The Anatomic Pathology and Laboratory Medicine Advanced Clinical Rotation provides training in diagnostic pathology and laboratory testing under the supervision of residents, fellows and attending pathologists.

This advanced clinical rotation (ACR) is a 4-week rotation that includes 2 weeks of anatomic pathology and 2 weeks of clinical pathology. ACR students have the same daily schedules as entering first year anatomic pathology/clinical pathology residents. They are assigned the primary workup of patient specimens or patients on each sign-out day. The approach to the specimen or patient and required follow up or ancillary testing is planned in consultation with the resident, fellow or attending physician, using principles of evidence-based medicine.  Medical students will be expected to maintain accurate and thorough documentation, and will be provided with feedback to improve these skills throughout the rotation. Some assignments (such as fine needle aspirations (FNAs) in cytology and therapeutic apheresis procedures in transfusion medicine) will place students in direct contact with patients, their families, and members of the care team. In addition, medical students present a case at the end of each experience that demonstrates pathology’s contributions to patient safety and process improvement.  The ACR is based at the Center for Advanced Laboratory Medicine in the BJC Institute of Health.

Regardless of their future specialty, medical students will find the ACR in Anatomic Pathology and Laboratory Medicine to be an exciting and enriching experience. Those interested in pathology as a career will have the opportunity to experience the specialty at a level comparable to any other sub-internship.  Students applying for residency in other specialties will gain insights into the critical role of pathology and laboratory medicine in their field of choice. Below are a few examples of how the ACR in pathology and laboratory medicine might relate to a range of specialty interests:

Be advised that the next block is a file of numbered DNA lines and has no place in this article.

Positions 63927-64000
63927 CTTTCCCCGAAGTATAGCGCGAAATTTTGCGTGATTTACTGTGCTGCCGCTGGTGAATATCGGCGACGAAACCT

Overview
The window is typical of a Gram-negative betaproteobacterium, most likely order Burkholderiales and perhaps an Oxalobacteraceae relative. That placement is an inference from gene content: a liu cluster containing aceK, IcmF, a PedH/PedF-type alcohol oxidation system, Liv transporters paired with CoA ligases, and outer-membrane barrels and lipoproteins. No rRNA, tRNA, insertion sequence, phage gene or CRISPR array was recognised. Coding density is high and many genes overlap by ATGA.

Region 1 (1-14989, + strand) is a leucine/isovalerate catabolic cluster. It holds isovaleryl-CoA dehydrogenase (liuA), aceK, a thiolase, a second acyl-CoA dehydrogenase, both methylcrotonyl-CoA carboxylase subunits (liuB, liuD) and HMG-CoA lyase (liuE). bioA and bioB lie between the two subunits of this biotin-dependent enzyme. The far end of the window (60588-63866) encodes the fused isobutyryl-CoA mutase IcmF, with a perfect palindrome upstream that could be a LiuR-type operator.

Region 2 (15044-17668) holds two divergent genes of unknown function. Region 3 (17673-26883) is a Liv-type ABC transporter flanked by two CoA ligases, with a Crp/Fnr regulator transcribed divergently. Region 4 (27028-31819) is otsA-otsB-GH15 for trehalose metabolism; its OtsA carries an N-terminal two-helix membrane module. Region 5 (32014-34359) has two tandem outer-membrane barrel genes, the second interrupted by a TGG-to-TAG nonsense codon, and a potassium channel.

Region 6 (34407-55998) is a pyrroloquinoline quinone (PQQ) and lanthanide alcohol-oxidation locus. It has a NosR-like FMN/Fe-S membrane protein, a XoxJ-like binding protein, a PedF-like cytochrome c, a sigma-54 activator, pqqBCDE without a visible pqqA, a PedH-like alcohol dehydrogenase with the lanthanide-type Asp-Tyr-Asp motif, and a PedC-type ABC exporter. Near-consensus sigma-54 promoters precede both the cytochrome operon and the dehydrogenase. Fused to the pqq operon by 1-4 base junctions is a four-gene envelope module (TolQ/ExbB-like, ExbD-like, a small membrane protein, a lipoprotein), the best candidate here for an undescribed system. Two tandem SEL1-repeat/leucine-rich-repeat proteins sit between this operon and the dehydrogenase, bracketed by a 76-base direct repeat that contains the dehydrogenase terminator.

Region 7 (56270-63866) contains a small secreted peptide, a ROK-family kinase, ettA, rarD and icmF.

• See the impact of intraoperative sampling on real-time surgical care
  • See how resected tissues are oriented, sampled, and evaluated for diagnosis and prognostication
  • Understand the workflow, limitations, and determinants of turnaround time in pathology
  • Understand the language of uncertainty as expressed in pathology reports
Internal Medicine
  • Understand how biopsy sampling (e.g., bone marrow, GI, lung, liver, kidney) can impact pathology workup and subsequent care
  • Gain insight into and familiarity with transfusion medicine (blood banking, practical implications of transfusion, apheresis medicine)
  • Understand the workflow and potential caveats in molecular, chemical and microbiologic testing
  • Promote high-value care via appropriate lab utilization
  • Learn caveats of complex laboratory testing ordered during neurological workups, e.g., genetic testing
  • Gain experience with therapeutic apheresis for neurologic conditions
  • Gain insight and familiarity with transfusion medicine (blood banking, practical implications of transfusion)
  • Learn about molecular and genetic testing for prenatal diseases
  • Understand clinical implications of specific pathologic diagnoses for obstetrical and gynecologic patients
  • Effectively access surgical pathology services including frozen section
  • Understand how and why toxicology testing is performed and its impact upon patient care
  • Understand therapeutic drug monitoring
  • Interact effectively with cytopathology for sampling during interventional radiology procedures
  • Understand the relationship between line placement and urgent apheresis procedures
  • Correlate radiologic findings with laboratory data to work up transfusion reactions
  • Perform radiographic/pathologic correlation (e.g., in breast screening and marker placement/tumor localization)